It is said that Aussies will bet on anything – even two flies crawling up a wall. Our bets have become a bit more sophisticated and now it seems the latest “bets” are taken between economic commentators on what the Reserve Bank of Australia (RBA) board will do to the cash rate on the first Tuesday of every month. The betting odds are pretty low so it won’t be commentators who will lose too much; it’s the mortgage holders who have more skin in this game.
However, while the economists monitor the manoeuvrings of the RBA, the banking regulator, the Australian Prudential Regulation Authority (APRA) has made the lending rules major banks must follow a bit tighter.
So Should You Fix Your Home Loan Rate?
Well, regardless of whether interest rates are going up or down, before you act, carefully consider both sides – the advantages and disadvantages of fixing your interest rate.
Advantages of a fixed home loan
Although the obvious advantage is that when you choose a fixed rate, mortgage repayments will not increase with rising interest rates, this hasn’t been the issue over past years. But with bank-driven increases, this advantage is again becoming reality. You know in advance what your home loan repayments will be for the fixed period, and you can usually choose terms of between one to five years. This helps to remove the guesswork.
Disadvantages of a fixed home loan
Clearly, the biggest disadvantage is what happens if interest rates continue to drop – home loan borrowers who fixed when the cash rate hit a then “historical” low in 2013 at 2.75% are now paying more than if they’d waited. Rates were originally reduced with the hope of reinvigorating the overall economy but even the experts couldn’t have foreseen that the expected growth wouldn’t follow. Instead, the biggest consequence has been the skyrocketing house prices.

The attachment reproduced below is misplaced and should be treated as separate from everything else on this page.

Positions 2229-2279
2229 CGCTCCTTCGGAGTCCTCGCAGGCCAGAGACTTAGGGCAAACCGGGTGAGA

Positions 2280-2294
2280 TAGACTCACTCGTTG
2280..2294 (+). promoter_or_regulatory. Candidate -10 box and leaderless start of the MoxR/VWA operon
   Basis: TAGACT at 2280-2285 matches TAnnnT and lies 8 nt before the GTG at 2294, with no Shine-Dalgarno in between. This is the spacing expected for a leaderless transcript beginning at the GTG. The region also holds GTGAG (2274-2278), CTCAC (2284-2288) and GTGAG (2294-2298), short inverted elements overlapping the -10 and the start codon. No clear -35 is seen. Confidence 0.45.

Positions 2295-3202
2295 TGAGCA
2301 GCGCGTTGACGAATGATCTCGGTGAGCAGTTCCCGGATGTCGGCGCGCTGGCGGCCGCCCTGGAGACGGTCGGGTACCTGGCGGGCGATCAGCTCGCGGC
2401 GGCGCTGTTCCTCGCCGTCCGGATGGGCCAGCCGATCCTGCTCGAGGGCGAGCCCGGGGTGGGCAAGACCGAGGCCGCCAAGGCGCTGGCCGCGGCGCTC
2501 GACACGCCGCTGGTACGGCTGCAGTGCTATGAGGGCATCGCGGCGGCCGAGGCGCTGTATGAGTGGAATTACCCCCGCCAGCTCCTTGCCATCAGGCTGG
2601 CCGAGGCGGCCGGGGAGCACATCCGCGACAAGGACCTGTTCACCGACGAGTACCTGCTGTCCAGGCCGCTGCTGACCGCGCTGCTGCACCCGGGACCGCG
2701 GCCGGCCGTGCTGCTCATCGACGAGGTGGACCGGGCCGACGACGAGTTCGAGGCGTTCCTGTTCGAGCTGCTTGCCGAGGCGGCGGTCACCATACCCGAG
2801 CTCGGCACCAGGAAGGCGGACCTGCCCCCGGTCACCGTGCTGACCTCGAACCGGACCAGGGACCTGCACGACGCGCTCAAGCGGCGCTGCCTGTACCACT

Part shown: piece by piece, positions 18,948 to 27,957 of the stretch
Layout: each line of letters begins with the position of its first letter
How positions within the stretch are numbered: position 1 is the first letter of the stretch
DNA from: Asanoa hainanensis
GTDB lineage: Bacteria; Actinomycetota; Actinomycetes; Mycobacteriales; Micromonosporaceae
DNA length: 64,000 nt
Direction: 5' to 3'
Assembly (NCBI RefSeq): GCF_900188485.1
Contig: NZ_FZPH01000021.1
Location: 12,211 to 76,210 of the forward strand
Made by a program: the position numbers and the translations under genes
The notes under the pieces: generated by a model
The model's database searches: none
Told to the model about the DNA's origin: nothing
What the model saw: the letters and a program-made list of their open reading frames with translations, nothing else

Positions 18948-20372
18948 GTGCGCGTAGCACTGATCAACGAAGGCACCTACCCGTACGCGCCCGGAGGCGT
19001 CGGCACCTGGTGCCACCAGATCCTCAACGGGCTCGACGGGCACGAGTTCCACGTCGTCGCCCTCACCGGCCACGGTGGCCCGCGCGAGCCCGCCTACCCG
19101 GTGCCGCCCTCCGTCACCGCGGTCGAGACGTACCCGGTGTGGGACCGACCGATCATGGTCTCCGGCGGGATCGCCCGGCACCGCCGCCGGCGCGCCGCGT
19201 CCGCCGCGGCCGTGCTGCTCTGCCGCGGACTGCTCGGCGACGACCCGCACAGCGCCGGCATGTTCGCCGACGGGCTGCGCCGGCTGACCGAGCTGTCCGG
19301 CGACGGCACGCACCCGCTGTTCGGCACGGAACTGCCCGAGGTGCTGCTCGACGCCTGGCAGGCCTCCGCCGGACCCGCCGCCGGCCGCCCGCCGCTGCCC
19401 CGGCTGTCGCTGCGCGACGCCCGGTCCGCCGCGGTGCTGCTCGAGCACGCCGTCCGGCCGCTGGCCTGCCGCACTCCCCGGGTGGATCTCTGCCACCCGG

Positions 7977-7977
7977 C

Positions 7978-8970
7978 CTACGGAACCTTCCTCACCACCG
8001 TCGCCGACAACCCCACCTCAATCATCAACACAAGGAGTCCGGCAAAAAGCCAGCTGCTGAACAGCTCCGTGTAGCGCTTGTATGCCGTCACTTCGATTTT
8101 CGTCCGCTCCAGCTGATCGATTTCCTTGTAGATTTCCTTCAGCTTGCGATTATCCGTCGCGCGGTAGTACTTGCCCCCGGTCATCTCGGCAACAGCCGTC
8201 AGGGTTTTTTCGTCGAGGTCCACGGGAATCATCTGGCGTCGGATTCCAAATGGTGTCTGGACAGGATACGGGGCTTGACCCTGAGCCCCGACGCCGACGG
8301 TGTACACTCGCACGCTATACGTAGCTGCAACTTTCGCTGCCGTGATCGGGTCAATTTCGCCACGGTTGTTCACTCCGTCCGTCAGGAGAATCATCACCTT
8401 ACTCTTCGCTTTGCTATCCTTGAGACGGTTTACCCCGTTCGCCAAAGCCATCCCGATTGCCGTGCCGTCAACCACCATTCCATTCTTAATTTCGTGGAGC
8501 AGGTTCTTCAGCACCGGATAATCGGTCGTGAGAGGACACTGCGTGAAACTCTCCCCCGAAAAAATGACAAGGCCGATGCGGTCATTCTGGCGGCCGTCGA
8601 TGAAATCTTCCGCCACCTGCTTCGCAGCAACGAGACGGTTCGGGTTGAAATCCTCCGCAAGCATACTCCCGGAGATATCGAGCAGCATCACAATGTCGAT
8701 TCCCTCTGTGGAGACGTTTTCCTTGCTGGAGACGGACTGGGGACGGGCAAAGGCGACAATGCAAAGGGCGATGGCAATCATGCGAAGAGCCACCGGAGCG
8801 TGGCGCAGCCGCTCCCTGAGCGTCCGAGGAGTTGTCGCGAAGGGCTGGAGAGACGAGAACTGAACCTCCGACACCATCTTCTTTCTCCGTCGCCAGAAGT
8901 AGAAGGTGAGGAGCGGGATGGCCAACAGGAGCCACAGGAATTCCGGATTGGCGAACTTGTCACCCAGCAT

Another downside of a fixed interest contract is you may not be able to make extra repayments and there is usually a sizable penalty for paying out your mortgage earlier or breaking your contract. This must be factored in.
It’s obvious that the usual economic rules don’t seem to be working (and the banking rules have changed), so there is no recent precedent to rely on with regard to fixing.
Still, with the cash rate so low, some lenders are offering fixed interest rate mortgages close to or even lower than the standard variable rate, although many come with terms such as applying to new customers only. If you’re thinking of refinancing to reduce your mortgage repayments even further, read your loan documents carefully to make sure it’s worth it.
So, if you’re thinking of changing to a fixed rate, think carefully, read the fine print and do the sums. Life is about choices and nobody should make this decision for you. In the meantime, keep paying your mortgage off regularly and make additional payments when you can.
If you have any questions or would like to a discuss your mortgage, please contact us.
Kate Beaumont is an Authorised Representative and credit representative of AMP Financial Planning.
Blueprint Planning Pty Ltd (ABN 78 097 264 554), trading as Blueprint Wealth, is an authorised representative and credit representative of AMP Financial Planning, Australian Financial Services Licensee and Australian Credit Licensee 232706.
This article contains information that is general in nature. It does not take into account the objectives, financial situation or needs of any particular person. You need to consider your financial situation and needs before making any decisions based on this information.